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FDA commissioner talks dangerous drugs, innovation and regulations at Public Citizen

FDA commissioner Margaret Hamburg speaks with Public Citizen president Robert Weissman

FDA commissioner Margaret Hamburg has a lot on her plate, especially considering the wide array of issues her agency covers. Luckily, she was able to chisel some time out of her busy schedule to fit in a discussion at Public Citizen.

She spoke today about a number of these topics, but divulged that she is concerned about two concepts: that the FDA is seen as a bureaucratic agency impeding innovation, and the role and influence Congress is exerting in the FDA’s budgetary process.

Hamburg said that she recognizes the importance of innovation, but that in reality, the U.S. is approving more drugs and medical devices than the agency’s counterparts in Europe. When it comes to moderate- to low-risk devices, the U.S. is out in front, she said. And the FDA is usually the first to approve a drug for unmet human needs, she added.

In terms of the budget, Hamburg said she was thrilled that the FDA was one of the few governmental agencies that saw an increase in its 2011 budget. But when the budget for 2012 rolled around, she saw many red flags, including amendments prohibiting resources from being used to research RU-486 (which opponents call the “abortion pill”) or genetically engineered salmon. These amendments come with concerning implications, she said, and the restrictions would limit the agency’s ability to build upon regulations that protect the American people.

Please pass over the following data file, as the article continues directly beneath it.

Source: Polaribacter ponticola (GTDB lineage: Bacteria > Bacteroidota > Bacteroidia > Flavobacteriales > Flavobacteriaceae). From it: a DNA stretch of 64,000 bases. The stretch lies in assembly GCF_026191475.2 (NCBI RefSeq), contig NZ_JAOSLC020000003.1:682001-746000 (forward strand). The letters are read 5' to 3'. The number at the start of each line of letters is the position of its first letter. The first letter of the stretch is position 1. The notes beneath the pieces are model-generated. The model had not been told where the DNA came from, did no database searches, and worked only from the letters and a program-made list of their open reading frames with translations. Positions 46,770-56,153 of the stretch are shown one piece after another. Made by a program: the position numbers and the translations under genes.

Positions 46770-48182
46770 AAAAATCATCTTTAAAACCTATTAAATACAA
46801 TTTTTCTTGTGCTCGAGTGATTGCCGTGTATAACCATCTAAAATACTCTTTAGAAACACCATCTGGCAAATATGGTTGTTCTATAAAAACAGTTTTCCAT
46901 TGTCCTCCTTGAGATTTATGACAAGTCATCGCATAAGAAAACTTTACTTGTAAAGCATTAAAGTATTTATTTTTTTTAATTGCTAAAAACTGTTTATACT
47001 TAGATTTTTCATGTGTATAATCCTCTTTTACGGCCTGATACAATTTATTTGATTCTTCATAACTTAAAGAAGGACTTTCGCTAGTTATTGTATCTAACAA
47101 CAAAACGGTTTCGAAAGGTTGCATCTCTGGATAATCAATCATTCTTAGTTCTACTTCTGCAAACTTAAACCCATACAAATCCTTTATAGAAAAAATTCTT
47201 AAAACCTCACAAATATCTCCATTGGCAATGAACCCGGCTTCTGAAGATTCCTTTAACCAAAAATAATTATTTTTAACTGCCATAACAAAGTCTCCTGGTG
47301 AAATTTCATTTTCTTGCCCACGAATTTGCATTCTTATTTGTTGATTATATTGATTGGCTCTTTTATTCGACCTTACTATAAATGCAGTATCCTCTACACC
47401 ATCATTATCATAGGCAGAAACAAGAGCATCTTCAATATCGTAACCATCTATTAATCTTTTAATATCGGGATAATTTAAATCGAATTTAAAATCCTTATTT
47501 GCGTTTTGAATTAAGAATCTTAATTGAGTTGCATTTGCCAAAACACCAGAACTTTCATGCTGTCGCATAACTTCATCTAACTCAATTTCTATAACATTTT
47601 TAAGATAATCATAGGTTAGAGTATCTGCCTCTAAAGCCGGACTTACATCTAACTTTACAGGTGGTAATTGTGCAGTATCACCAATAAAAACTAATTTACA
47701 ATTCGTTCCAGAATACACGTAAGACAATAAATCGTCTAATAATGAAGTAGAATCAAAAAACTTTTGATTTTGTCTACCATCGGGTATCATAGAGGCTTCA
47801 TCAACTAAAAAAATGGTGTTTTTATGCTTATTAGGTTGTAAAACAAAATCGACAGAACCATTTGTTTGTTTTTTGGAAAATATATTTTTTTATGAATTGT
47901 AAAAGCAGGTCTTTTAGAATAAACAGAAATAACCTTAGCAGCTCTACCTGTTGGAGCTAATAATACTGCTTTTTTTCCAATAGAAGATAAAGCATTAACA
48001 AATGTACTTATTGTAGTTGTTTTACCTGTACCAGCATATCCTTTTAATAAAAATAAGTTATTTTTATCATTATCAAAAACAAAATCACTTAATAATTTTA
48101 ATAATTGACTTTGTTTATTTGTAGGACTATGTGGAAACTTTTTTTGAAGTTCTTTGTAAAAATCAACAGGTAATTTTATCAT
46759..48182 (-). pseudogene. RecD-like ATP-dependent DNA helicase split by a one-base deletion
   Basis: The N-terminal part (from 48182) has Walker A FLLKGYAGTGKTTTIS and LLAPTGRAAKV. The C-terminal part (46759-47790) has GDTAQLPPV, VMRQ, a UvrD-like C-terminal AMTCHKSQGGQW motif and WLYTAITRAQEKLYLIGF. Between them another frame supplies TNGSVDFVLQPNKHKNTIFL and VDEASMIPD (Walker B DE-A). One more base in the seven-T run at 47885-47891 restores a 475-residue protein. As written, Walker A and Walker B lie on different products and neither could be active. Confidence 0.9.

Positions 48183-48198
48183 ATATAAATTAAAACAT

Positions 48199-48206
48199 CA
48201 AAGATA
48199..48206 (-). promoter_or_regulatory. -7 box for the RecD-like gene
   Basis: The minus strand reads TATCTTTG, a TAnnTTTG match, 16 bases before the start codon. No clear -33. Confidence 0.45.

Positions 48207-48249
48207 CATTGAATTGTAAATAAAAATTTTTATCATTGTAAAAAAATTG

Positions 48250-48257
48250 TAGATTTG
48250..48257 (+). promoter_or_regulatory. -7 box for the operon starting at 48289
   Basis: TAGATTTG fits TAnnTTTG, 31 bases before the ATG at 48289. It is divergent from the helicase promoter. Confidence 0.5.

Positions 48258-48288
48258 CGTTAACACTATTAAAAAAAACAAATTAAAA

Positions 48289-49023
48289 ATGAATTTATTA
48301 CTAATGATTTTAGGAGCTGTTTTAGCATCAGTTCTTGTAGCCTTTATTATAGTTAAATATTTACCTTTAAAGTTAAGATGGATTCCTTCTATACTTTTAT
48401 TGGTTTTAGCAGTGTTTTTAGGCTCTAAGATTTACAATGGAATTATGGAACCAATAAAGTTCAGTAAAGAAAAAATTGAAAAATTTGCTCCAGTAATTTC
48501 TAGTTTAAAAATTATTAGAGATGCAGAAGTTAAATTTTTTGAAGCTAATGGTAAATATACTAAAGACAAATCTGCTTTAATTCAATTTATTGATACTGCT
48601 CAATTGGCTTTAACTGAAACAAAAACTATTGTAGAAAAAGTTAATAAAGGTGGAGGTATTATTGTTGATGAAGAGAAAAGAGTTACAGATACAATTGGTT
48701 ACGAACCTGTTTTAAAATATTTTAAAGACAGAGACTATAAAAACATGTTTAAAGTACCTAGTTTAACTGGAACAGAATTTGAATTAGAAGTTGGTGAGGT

Dr. Sidney Wolfe, director of Public Citizen’s Health Research Group, chimed in that while the FDA was once considered the gold standard, the agency has lapsed in its effectiveness by allowing dangerous drugs to be on the market. In our 40-year history, Public Citizen has asked the FDA to ban 35 drugs, two-thirds of which have since been removed from the market.

But a few notable examples from recent years, Dr. Wolfe finds concerning. In the amount of time between when European agencies banned the pain medication Darvon and when the U.S. caught up, 120 million prescriptions were filled and 1,000 to 2,000 people were killed. Between when Europe banned the diet pill Meridia and the U.S. followed suit, 160,000 prescriptions were filled and there were a number of deaths. And the FDA has yet to ban the dangerous diabetes drug, Avandia, of which half a million prescriptions are filled. Public Citizen has petitioned the FDA to remove all three of these drugs from the market.

To learn more about the discussion today, see the live-tweeting done by Angela Bradbery (@citizenangela), Public Citizen’s communications director, below (in descending order):

  • Its an area we need 2 continue to work on, need to be transparent, hamburg says. #fda
  • Q on conflict of int by reviewers, hamburg says its important 2 have unbiased review. #fda
  • Hamburg: re question re globalization, yes it has nat’l security implications. we need to be realistic re growing demands on #fda